3D Printing Mass Production Set for Adidas' Futurecraft 4D

Accucode3D Admin

Posted on April 11 2017

An Old Dog, With New Tricks

Adidas makes history with the release of their newest shoe design “FutureCraft 4D.” Partnering with Carbon, a Silicon Valley-based company with a 3D printing expertise, to deliver the first shoe with a 3D printed sole set for mass production. This is a part of Adidas larger effort to stay on the forefront of the ever-evolving fashion industry. Other examples regarding this effort include the ability for the customer to completely customize one’s shoe purchase online.

Limited Competition

Rivals including Nike, Under Armor and New Balance have had limited similar ventures, most of their efforts have been geared more towards utilizing 3D printing for prototyping and expensive one of high profile creations. The reason is largely contributed to the fact the current plastic injection molding process used by the footwear industry today far outweighs 3D printing in terms of efficiency, yet the modeling system currently in place requires a mold to be used around 10,000 times before it pays for itself. In the current 3D printing process layers are slowly printed one by one. Hewlett Packard has developed a process in while working with Nike that cost of 3D printing in half and speeds up the printing process by 1000%.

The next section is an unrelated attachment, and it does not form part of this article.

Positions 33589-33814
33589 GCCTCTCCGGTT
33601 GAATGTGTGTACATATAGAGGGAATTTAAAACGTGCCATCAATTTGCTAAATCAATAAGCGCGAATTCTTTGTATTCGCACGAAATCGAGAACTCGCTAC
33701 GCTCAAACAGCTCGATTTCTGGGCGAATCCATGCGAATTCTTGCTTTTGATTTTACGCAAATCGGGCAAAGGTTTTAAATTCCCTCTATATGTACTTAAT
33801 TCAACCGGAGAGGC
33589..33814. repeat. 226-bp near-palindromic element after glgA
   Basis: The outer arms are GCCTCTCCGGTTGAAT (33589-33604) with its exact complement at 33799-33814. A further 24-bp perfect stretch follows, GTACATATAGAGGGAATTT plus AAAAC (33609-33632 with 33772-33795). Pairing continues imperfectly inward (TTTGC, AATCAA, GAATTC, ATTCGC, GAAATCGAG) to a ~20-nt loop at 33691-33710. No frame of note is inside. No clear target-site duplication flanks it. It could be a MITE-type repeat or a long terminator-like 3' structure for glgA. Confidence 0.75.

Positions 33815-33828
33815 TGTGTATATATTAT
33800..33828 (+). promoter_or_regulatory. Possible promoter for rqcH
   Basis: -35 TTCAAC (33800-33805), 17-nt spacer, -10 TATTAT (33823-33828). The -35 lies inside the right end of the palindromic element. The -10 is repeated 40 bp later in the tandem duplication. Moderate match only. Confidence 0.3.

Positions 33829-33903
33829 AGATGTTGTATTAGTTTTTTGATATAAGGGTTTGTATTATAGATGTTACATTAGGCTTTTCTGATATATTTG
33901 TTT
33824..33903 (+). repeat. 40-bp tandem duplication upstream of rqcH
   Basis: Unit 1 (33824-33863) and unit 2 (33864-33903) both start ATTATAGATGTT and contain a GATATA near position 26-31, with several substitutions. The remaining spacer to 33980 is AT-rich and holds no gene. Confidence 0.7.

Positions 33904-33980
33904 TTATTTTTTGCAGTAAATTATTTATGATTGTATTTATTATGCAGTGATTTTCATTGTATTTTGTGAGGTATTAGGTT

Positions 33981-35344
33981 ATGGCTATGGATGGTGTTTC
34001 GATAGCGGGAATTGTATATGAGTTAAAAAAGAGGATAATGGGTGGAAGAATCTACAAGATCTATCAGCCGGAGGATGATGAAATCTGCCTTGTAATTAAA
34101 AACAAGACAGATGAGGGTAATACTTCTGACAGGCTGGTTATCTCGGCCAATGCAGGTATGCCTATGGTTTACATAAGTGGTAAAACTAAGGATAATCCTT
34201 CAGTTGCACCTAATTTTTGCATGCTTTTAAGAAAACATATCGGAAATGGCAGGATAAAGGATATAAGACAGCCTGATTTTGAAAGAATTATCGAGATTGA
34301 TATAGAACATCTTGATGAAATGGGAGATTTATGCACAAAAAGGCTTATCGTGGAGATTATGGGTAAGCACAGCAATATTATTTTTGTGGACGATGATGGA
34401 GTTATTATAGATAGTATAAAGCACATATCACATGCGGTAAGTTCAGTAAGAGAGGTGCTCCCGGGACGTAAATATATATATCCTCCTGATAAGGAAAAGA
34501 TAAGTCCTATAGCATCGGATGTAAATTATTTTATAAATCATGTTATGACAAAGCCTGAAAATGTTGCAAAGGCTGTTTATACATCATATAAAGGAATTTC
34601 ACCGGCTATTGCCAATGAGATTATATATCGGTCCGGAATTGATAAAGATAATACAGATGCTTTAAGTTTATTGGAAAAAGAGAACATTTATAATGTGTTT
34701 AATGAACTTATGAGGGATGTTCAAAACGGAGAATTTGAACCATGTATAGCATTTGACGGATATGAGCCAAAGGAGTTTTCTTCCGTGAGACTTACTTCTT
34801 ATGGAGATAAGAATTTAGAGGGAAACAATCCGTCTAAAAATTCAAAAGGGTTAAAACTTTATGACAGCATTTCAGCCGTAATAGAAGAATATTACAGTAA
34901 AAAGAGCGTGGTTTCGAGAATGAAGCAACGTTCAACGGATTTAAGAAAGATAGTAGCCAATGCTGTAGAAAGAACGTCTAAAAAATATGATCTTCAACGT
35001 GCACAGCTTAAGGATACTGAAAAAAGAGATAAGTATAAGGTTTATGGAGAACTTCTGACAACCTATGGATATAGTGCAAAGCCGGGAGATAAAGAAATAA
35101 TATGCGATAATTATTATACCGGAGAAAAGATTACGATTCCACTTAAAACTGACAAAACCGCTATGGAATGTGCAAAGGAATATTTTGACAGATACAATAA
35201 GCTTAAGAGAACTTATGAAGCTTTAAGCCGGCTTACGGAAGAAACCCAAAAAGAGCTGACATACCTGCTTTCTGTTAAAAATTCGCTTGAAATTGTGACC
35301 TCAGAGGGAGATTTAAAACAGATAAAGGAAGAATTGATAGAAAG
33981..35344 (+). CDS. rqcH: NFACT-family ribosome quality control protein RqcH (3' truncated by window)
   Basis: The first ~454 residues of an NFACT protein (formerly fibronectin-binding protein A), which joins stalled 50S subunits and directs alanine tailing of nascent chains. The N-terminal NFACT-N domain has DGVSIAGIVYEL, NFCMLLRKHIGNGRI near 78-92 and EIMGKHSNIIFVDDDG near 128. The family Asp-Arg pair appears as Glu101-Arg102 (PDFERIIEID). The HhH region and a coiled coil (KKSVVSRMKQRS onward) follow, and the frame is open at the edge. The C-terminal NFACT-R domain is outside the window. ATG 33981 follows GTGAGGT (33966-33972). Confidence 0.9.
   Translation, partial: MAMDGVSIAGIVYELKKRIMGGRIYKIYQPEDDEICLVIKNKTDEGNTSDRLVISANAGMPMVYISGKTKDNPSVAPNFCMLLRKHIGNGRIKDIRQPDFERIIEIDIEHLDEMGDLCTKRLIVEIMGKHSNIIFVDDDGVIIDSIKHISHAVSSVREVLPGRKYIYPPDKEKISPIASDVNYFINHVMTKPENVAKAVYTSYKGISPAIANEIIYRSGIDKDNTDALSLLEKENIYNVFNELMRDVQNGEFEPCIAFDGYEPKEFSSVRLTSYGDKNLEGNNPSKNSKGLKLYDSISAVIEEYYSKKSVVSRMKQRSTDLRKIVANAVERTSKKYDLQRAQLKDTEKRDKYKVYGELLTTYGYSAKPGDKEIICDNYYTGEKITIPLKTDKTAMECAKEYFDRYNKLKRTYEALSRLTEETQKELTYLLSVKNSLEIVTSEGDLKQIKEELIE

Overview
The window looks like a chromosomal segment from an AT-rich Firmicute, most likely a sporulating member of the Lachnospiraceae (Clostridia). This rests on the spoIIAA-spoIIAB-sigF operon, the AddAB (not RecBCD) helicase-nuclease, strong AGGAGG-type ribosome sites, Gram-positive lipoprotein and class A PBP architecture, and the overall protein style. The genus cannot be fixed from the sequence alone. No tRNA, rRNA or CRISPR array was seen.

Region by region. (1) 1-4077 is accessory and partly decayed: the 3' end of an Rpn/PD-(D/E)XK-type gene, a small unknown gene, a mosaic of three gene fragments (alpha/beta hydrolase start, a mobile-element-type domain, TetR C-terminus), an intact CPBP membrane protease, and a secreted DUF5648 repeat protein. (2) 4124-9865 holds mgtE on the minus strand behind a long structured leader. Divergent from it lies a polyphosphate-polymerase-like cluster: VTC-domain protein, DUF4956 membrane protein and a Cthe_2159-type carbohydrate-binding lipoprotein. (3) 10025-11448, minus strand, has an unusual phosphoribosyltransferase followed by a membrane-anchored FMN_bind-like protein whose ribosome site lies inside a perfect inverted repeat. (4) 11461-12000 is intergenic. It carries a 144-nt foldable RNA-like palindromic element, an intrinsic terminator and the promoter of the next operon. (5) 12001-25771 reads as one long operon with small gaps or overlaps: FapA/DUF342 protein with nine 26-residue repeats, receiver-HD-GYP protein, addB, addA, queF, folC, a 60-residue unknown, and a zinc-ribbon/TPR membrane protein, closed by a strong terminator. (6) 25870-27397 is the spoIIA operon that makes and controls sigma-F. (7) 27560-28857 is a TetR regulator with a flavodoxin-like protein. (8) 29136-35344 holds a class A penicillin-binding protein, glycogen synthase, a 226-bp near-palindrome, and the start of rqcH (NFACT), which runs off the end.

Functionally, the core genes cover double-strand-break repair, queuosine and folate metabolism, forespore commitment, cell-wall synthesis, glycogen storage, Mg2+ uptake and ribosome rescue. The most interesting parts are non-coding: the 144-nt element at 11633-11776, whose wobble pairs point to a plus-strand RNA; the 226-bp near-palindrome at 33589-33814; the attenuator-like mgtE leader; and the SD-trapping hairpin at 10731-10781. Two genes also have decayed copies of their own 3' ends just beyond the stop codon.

The Future of Adidas' Futurecraft 4D

Adidas has taken a realistic approach to building 3D printing into a major segment of their business model. Their short term goal for the “Futurecraft 4D” is to sell 5000 pairs, that goal will increase in the following year to 100,000. This large spike in production goals is largely due to the partnership with Carbon, which promises to expedite printing to as little as a 20-minute process. Their long-term goals would have potential buyers come into a retail location, be fitted for a custom shoe, and have the product be printed on site.

Pop Up Shop Practice

Adidas has already started to test the waters in certain markets regarding their “customized” buying experience. Last month the company experimented with a Pop-Up shop that allowed customers to design a custom shoe and have it knitted at the retail location.

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